by Kevin T. McEneaney

Tossing knotted log in the woodstove maw,

I breathe small sigh of relief, knowing that

April will soon caress crocus while buds

of willow, apple, cherry, magnolia

will burst to bloom, but I’m now caught between

that dizzy display and cold nights

with ice bedraggling path to the garden,

snow capping the mounded tarp over wood,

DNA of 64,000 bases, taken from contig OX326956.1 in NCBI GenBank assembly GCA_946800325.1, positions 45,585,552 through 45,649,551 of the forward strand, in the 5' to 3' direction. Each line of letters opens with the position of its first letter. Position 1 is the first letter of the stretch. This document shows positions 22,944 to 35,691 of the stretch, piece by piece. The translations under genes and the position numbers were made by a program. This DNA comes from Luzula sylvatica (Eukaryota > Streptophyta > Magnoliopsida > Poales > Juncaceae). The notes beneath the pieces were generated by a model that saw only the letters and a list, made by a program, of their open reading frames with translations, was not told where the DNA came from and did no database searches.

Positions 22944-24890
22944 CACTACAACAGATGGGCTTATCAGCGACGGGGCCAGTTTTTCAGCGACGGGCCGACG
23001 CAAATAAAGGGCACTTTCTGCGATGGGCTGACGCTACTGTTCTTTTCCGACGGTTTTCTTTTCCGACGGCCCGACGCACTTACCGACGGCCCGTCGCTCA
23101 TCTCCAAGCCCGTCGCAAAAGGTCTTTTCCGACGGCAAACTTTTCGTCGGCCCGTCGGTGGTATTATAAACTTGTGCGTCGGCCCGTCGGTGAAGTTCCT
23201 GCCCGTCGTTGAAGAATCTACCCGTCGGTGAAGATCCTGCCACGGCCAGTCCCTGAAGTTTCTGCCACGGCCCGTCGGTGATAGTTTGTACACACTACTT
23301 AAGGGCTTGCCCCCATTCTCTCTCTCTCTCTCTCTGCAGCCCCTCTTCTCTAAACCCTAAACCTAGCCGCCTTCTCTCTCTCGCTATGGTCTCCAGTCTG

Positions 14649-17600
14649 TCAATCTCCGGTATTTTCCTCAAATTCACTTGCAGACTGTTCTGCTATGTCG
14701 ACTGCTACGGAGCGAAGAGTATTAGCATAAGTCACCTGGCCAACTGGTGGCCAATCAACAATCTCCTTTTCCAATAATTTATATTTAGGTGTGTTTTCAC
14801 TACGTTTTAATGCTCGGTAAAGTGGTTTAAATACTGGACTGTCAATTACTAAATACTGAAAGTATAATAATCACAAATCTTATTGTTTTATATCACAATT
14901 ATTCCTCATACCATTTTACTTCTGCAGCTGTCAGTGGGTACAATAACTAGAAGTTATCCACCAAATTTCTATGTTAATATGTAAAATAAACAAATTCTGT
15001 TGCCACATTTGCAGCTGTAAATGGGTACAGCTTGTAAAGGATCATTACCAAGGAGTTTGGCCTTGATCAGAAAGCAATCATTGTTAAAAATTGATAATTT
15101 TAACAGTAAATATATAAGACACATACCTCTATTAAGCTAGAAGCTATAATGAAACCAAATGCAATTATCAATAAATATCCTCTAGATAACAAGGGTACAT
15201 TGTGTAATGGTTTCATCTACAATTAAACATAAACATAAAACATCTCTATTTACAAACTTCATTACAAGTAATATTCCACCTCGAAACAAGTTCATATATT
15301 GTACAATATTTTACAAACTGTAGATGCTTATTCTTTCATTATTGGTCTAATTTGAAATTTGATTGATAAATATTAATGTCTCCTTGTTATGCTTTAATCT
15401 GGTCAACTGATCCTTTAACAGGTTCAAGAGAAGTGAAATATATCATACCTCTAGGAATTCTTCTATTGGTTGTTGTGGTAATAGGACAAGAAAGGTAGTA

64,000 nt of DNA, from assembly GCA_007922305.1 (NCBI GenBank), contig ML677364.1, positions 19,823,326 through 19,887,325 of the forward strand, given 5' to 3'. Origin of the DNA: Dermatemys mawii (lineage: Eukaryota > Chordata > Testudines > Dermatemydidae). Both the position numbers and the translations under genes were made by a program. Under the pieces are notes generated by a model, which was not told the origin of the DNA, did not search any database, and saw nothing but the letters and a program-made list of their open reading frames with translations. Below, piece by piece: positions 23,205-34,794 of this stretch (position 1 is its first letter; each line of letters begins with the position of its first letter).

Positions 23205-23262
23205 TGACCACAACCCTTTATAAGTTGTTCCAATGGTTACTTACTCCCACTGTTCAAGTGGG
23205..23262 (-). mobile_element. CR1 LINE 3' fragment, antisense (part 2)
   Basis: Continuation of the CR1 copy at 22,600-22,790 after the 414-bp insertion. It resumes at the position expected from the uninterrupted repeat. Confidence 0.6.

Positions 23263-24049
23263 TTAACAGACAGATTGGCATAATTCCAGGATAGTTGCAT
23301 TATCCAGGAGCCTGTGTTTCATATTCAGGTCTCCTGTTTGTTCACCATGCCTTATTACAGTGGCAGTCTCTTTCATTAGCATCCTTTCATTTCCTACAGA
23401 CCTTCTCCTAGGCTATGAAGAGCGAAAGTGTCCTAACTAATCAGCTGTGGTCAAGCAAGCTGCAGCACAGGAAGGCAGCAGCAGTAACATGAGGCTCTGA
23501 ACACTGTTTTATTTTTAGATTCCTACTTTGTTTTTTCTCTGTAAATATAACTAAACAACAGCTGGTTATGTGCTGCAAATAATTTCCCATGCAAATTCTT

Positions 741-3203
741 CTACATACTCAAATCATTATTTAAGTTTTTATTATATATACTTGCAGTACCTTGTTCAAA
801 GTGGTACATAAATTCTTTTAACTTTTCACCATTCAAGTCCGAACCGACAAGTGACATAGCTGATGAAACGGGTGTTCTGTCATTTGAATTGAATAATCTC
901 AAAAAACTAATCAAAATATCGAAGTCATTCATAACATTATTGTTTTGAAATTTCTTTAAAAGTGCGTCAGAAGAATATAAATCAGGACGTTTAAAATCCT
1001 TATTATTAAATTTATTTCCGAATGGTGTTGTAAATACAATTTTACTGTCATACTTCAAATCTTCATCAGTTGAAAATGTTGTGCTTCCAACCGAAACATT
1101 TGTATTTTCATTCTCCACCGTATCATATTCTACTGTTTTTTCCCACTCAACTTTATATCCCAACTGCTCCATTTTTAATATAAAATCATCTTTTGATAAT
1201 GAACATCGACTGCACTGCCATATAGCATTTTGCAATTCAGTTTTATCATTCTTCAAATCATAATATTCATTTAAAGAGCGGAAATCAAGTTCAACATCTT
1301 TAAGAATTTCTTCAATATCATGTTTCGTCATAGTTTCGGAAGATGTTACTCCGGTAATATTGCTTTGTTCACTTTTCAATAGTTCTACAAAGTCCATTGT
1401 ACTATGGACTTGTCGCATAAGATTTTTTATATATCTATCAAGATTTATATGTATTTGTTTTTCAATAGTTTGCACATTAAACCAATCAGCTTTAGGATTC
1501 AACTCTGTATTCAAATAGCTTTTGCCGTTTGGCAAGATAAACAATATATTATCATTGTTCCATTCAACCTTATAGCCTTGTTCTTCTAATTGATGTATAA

the world caught, suspended, in hiatus

like a rusty hinge that can barely budge.

I feel like my feet are in neither world.

That icicle turning to rhythmic drip

records both suspension and slow action,

much like the motion of the moon at night.